This month, we’re looking back on the best of 2018: the moments that helped define the year’s successes, the ways we engage with our community, and the most significant impact seen this year. Each week, we’ll be taking a dive into an area of our work that has set this year apart. Today is all about the power of volunteers.
2018 was a red letter year for volunteering with United Way. From the beginning of July to October, we engaged more than 2,000 volunteers. That’s almost half the number for the entirety of our last fiscal year.
It’s a trend we’re pretty proud of. The more people who give their time, the more direct impact we can have. And the happier our volunteers, the more likely they are to return, turning the gift of their time into an annuity that sustains us into the future.
To ensure that our volunteers are happy, we ask them to help us shape volunteer projects and events – from the design phase forward – that align with their values and make use of their unique experiences. For many, this means skills-based volunteering: using their real-world knowledge and expertise to solve specific problems. For some, the focus area is more important – if they are passionate about youth development, we provide opportunities to directly impact youth in ways that will resonate for a lifetime. Often, it’s a combination of the two, which is how programs like STEM field trips and Youth Venture mentorship programs are born. In return, volunteers show up. In force. To help families and young children and new babies. To make our community stronger. We couldn’t do what we do without them.
Below, find out what we think were the top 5 volunteer moments of 2018.
The Thanksgiving project, which has become the event by which all others are judged, continues to exceed expectations:
- More than 1,100 volunteers were involved across 16 sites in Greater Boston
- Our volunteers distributed more than 165,000 pounds of food to more than 28,000 people
- Volunteers and their families spent four days and nights packing the more than 7,000 Thanksgiving meal kits that were distributed on Saturday, November 17
We’ve got a more detailed rundown of the event in our Newsroom. Click here to read all about it.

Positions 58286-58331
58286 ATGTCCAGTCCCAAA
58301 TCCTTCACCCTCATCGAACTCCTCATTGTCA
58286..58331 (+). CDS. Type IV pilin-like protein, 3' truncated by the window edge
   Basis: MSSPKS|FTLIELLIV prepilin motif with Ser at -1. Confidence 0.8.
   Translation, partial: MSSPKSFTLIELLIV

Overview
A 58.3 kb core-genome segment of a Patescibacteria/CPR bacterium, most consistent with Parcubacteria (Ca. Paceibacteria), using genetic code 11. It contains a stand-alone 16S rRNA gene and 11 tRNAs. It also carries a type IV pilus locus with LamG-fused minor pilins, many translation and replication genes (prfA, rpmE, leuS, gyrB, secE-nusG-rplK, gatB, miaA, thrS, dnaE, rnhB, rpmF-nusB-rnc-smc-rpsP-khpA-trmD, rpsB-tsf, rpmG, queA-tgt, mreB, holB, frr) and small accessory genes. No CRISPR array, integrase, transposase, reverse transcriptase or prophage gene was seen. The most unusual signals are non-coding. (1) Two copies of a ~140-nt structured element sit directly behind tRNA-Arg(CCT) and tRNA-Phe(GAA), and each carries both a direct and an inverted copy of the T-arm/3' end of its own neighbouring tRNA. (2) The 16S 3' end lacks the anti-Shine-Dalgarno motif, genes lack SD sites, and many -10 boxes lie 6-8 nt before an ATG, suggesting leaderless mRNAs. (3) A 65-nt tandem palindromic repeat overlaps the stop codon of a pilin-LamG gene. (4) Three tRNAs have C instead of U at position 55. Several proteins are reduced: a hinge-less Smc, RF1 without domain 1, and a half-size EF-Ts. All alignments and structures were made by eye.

Greater Boston Project Connect
Though relatively new, Project Connect is already making a big difference for families in our community:
- In only its second year, Project Connect engaged more than 150 volunteers
- 66 different service providers from banks, healthcare providers, educators, and housing organizations volunteered their time and services
- More than 180 families in transition received services that will help them get back on their feet
Community Baby Shower
Now in its eighth year, the Community Baby Shower is becoming one of our most popular events, due in large part to all the ground it covers. Volunteers come to help with childcare, to pass on their parenting knowledge to new parents, to give some relief to families struggling to make ends meet, and so much more.
- This year, volunteers helped almost 300 parents connect with vital resources including maternal and early childhood health services
- We passed out hundreds of early childhood care packages with necessities like diapers, formula, educational materials, and more
Though not technically an event, DRIVE is a great example of skills-based volunteering. The DRIVE initiative, powered by the Private Equity and Venture Capital industry, leverages the power of data and the energy of volunteers and professional caregivers to ensure all children are on track to get the most out of their education.
- With the help of volunteer parents screeners, DRIVE has collected developmental screening data from over 6,200 children ages 0-5 since 2014
- With the help of 25 early-education and community organizations across 60 locations, we’re creating a network for collecting and studying all the screening data we collect
For more information about the DRIVE program, click here.
Greater Lawrence Disaster Relief
When gas lines burst beneath Lawrence, Andover, and North Andover, more than 30,000 people were displaced. United Way was part of the effort that brought relief to all those affected and we worked alongside partner agencies to address the immediate needs the community faced.
Hundreds of volunteers from organizations across the region — United Way included — came to Greater Lawrence to help rebuild. Together, we provided food, help staying warm, and help maintaining many of life’s small but important necessities. Support is ongoing as the winter closes in, and United Way remains involved, almost three months after the initial disaster
To get a deeper sense of our involvement in Greater Lawrence, click here.
For a thorough explanation of how United Way responds to disasters, click here.
Volunteers are an important part of the foundation that makes our work possible. There is no world where we could do what we do without them. Through working with us, our volunteers are on the ground, making an impact and seeing it up close as it happens. We know that our volunteers are as dedicated and enthusiastic about making positive change as we are, and that spurs us on in our efforts to create a better life for people in need.